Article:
International Monetary Fund. External Relations Dept.
Since the end of violent conflict in April 2002, about 4 million displaced Angolans have returned to their communities, supported by a government-led initiative to provide emergency food aid and humanitarian assistance. Much remains to be done, however, to tackle widespread poverty, improve social and health conditions, and restore and update the physical infrastructure. In addition, the civil conflict has left the country with a sizable debt, a swollen public sector payroll, and largely unaccountable state institutions that dominate critical areas of the economy.
This Selected Issues paper assesses macroeconomic fiscal risks and the benefits of improved fiscal risk management in Angola. Angola faces fiscal risks coming from multiple sources, such as volatility in oil prices and production, macroeconomic shocks, weak macroeconomic forecasting; weaknesses in public fiscal management, energy subsidies, potential delays of oil revenue transfers from the state-owned oil company Sonangol to the Treasury, and contingent liabilities from state-owned banks and enterprises. Addressing these risks requires action in various fronts, including more transparent fiscal reporting, improved forecasting of fiscal aggregates and other macroeconomic variables, developing a fiscal stabilization fund with more flexible deposit and withdrawal rules, strengthened public expenditure controls, and more timely oil revenue transfers from Sonangol to the Treasury.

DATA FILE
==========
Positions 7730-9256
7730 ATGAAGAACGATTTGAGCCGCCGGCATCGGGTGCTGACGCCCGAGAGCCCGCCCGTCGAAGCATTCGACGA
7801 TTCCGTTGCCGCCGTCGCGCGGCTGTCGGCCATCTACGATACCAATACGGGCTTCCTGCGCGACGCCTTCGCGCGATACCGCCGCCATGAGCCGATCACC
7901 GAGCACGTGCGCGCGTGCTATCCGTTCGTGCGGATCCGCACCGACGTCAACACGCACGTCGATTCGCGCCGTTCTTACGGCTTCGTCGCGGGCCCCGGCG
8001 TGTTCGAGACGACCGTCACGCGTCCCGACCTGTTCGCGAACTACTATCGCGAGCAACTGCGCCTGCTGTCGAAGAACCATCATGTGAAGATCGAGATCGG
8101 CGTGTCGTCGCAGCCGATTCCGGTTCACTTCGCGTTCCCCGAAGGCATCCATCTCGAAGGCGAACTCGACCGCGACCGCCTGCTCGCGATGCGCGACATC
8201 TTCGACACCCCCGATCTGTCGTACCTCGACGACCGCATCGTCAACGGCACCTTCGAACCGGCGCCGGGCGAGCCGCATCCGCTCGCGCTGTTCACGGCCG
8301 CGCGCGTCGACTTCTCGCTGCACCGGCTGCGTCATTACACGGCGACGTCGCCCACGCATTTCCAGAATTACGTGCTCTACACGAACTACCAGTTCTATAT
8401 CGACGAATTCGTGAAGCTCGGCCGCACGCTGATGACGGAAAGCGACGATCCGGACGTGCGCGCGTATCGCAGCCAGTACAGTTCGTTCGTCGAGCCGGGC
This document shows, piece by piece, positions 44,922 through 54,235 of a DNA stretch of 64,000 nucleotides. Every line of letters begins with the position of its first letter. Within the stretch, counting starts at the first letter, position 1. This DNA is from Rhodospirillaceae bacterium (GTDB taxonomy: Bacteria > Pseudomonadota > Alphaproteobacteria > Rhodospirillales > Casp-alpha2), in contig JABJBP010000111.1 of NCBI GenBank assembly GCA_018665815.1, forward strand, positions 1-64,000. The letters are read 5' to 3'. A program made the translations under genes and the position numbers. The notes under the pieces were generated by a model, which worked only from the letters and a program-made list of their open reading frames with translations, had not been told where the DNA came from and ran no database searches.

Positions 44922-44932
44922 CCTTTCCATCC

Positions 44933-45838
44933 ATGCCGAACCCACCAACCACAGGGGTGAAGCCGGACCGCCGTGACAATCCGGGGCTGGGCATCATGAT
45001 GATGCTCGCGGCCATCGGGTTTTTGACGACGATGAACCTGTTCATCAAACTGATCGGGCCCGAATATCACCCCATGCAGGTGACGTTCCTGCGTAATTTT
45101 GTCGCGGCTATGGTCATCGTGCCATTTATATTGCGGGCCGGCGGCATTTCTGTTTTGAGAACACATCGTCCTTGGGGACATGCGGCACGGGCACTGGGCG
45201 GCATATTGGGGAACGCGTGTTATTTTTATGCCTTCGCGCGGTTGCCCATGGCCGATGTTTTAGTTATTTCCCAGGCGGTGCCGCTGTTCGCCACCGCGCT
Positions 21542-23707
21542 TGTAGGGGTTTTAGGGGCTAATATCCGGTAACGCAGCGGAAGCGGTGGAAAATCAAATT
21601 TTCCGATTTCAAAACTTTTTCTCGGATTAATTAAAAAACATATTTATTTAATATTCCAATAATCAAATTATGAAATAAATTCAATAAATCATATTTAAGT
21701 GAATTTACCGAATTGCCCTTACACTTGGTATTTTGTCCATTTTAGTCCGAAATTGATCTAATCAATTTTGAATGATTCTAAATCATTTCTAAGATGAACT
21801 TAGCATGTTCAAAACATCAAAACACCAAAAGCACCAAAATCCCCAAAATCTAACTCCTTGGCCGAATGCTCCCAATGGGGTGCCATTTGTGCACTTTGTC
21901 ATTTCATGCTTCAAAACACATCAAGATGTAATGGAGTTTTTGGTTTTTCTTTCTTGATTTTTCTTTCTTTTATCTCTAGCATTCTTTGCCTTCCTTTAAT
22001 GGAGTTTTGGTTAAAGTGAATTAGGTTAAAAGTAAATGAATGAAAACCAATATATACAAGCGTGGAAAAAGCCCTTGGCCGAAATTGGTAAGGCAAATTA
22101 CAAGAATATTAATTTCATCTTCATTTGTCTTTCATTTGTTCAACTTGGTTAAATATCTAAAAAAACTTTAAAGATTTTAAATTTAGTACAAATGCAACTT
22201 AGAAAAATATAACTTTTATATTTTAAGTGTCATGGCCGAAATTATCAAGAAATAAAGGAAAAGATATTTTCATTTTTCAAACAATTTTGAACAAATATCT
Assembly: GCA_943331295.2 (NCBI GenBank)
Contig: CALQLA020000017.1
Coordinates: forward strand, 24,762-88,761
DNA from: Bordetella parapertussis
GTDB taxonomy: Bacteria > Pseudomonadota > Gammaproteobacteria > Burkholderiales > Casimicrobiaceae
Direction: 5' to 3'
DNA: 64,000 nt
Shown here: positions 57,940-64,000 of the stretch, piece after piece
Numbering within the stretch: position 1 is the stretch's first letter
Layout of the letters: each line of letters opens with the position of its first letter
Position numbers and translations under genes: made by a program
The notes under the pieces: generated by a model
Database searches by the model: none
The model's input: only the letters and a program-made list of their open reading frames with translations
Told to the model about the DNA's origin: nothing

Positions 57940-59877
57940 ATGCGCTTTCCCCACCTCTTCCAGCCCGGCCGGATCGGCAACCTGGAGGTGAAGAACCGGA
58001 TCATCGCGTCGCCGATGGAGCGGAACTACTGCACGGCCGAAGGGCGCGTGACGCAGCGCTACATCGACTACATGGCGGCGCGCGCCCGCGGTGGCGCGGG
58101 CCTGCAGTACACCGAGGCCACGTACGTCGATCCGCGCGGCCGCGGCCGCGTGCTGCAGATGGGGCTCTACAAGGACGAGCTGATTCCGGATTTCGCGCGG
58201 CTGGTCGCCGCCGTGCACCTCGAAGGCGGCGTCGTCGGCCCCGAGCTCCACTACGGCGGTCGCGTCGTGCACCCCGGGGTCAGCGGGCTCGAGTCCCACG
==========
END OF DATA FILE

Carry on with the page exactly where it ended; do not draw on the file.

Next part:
This Selected Issues paper and Statistical Appendix on Angola underlie monetary policy framework. Angola has adopted an anti-inflation policy that has led to a sharp decline in inflation. To institute a monetary policy framework, a nominal anchor or constraint on the value of domestic currency must be established. Additional work to fine-tune the measures of currency in circulation, conduct more sophisticated tests to assess the relationship between inflation and the monetary aggregates, and determine how to incorporate the currency measure in monetary operations is needed.
This Selected Issues paper on Angola reports that oil production in Angola accounts for about half of GDP and about 75 percent of government revenue. The projections for the government’s fiscal position in the medium term will be crucially dependent on both the value of oil production and the proportion that will accrue to the government. However, in addition to the usual uncertainties associated with projections of the total value of oil output, the government’s share has been subject to volatility.